Welsh Government proposals for new laws governing coal tip safety will be published in May, the Deputy Climate Change Minister has announced.

The news comes following last week’s Law Commission report, which highlighted weaknesses in the current law - dating back to the late 1960s - and made recommendations for change.

These recommendations, according to deputy minister Lee Waters, will “help shape” the Welsh Government’s plans.

The precise locations of higher risk coal tips, however, will not yet be published, owing to ongoing “data protection issues” relating to tips located on privately-owned land.

READ MORE: Coal tip safety body needed in Wales, Law Commission report finds

“The safety of communities living in the shadow of these tips has always been our priority,” Mr Waters added.

“We have provided financial support to enable local authorities to repair and maintain coal tips, and we have dedicated a further £44.4m over the next three years so this vital work can continue.” 

The Deputy Minister said the white paper will be a chance to seek the public’s views on the Welsh Government's plans, which will provide a “consistent approach to tip management, monitoring and oversight”.

Last month marked two years since the tip collapse in Tylorstown, Rhondda Cynon Taf, that sparked fresh concerns about the stability of Wales’ more than 2,500 disused coal tips.

 

 

Since that time local resident Phil Thomas, who lives directly beneath a coal tip in Ynyshir, has been campaigning for action. He called the Welsh Government response “painfully slow”.

“It’s been over two years since the landslide in Tylorstown,” Mr Thomas told The National. 

“It has been painfully slow so far, and we’re still quite a way off from legislative change. 

“We need assurance today that coal tips will be proactively managed.

“I still ultimately believe all high risk tips should be landscaped - as was done in the past with Penallta, Aberbargoed, Taf Bargoed in Trelewis, and Cwm Clydach near Tonypandy, to name a few.”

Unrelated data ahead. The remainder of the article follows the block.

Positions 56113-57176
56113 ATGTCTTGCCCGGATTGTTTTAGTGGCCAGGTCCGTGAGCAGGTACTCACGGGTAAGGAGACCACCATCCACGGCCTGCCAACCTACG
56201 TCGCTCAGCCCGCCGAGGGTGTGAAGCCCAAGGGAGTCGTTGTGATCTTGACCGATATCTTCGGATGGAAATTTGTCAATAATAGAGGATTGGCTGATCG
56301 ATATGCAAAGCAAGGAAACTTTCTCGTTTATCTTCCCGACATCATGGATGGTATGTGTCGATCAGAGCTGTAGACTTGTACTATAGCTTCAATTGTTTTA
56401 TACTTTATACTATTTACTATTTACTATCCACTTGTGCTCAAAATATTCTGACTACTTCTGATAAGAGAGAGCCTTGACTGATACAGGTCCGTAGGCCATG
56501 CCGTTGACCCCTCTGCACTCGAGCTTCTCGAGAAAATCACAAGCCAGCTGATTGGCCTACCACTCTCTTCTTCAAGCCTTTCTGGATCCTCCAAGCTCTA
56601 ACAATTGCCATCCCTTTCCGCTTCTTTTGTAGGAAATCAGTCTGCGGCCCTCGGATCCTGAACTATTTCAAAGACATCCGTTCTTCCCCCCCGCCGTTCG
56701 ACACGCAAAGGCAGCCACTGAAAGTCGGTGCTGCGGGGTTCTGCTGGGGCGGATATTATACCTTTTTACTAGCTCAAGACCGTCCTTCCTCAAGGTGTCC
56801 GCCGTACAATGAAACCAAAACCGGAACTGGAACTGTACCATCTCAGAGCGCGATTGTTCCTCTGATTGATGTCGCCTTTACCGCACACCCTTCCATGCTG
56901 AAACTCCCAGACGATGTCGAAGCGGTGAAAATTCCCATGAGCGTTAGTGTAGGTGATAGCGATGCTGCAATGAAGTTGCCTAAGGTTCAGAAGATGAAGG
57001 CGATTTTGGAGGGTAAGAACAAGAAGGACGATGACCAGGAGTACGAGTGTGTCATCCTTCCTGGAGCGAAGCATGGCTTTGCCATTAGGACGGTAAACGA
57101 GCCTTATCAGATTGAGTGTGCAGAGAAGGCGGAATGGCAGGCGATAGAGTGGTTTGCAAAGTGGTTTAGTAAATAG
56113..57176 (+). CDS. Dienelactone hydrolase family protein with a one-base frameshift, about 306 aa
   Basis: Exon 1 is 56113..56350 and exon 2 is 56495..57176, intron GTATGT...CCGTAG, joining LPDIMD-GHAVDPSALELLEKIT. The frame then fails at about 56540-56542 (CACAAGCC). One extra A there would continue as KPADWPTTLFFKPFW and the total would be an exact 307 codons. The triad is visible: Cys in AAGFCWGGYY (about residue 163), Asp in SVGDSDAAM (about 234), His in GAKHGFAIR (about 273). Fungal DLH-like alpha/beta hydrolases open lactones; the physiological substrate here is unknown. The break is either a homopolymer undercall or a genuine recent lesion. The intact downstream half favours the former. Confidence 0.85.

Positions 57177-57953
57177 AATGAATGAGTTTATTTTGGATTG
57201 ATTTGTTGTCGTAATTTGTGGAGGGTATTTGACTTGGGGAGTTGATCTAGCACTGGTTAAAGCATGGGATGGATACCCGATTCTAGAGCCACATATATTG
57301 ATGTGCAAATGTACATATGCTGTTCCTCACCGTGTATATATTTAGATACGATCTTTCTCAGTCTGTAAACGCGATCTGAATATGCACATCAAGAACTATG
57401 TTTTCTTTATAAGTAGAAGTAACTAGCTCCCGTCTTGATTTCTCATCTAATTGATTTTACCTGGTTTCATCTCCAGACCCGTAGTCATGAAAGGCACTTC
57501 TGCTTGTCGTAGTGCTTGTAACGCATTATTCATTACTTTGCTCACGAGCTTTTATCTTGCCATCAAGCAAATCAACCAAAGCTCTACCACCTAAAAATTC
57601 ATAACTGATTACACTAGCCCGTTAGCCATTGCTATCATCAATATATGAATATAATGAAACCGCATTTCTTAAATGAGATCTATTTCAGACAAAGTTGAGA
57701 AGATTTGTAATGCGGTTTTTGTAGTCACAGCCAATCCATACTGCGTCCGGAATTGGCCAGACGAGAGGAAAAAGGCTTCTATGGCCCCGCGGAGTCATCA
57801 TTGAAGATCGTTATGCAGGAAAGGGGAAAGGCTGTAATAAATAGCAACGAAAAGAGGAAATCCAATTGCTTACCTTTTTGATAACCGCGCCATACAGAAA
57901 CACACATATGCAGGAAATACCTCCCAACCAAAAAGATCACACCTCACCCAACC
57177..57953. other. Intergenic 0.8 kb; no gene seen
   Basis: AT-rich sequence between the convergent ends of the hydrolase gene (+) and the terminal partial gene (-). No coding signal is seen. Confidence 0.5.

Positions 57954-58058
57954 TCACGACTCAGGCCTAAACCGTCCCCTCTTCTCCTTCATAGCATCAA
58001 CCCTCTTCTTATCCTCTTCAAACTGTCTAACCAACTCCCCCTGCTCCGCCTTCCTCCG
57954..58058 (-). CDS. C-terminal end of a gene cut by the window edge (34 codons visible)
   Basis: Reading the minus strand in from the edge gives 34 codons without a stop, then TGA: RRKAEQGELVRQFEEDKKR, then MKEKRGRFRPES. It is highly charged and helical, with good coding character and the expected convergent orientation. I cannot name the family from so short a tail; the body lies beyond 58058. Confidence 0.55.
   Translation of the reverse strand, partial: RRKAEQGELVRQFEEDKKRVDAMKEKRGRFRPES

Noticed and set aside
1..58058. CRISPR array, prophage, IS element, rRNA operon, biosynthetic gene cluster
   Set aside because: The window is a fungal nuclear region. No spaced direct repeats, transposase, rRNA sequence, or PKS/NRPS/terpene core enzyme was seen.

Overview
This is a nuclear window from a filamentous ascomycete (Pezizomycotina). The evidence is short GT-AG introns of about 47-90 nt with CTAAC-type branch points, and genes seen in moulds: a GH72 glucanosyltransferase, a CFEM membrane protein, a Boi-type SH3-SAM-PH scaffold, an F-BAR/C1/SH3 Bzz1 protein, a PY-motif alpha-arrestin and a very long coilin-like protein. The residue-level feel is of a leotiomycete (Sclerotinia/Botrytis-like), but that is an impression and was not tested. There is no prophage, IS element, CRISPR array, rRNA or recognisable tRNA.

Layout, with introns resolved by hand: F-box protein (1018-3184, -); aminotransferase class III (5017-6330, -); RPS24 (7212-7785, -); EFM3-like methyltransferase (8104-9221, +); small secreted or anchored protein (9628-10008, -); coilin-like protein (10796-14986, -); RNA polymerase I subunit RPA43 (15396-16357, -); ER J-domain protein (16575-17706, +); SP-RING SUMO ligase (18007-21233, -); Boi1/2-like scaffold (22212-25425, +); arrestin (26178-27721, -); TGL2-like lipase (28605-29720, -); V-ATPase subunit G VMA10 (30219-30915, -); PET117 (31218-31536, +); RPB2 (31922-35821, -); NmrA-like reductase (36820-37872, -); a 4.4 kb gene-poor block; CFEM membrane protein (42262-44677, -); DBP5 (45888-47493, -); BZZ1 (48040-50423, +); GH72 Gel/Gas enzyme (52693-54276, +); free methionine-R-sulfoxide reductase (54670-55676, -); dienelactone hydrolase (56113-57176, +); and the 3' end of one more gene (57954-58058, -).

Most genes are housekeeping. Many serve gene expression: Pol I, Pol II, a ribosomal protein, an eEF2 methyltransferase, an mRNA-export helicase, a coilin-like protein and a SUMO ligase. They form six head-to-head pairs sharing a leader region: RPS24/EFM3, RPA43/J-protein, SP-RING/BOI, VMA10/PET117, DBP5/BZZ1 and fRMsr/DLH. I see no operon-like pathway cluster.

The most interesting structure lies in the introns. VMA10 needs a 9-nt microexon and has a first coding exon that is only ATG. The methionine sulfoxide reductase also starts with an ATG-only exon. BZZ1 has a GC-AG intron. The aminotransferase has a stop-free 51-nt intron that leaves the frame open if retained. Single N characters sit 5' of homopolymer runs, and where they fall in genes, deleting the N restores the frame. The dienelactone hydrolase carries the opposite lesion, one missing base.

The National Wales: A coal tip near Abercynon, south Wales. (Picture: Jon Pountney)A coal tip near Abercynon, south Wales. (Picture: Jon Pountney)

After the Tylorstown tip collapse, the Welsh Government charged the Law Commission with reviewing existing coal tip safety regulations.

This is currently governed by the Mines and Quarries (Tips) Act 1969, a law passed in the wake of the Aberfan Disaster.

Under the Act, a council can order the owner of a disused tip on private land to carry out stabilisation and repair work, or even undertake the work itself, but can only do so if the tip has moved to such an extent that the council judges a collapse is relatively imminent.

Even where this is the case, the council must also give the landowner 21 days’ notice, and in that time the landowner can appeal the order.

The Act does, however, give local authorities the power to enter private land “at any reasonable time” to carry out tests and inspections, providing the landowner is given two days’ notice. 

The National Wales: "Old Smokey" coal tip, Llanwonno, located near to the collapsed Tylorstown tip. (Picture: Jon Pountney)"Old Smokey" coal tip, Llanwonno, located near to the collapsed Tylorstown tip. (Picture: Jon Pountney)

The National previously reported that tip safety inspections were often limited to a basic visual check and a checklist printed on two sides of paper, with reports lacking in detail and sometimes inconsistent - though it’s understood that a new system of inspection has been trialled this winter.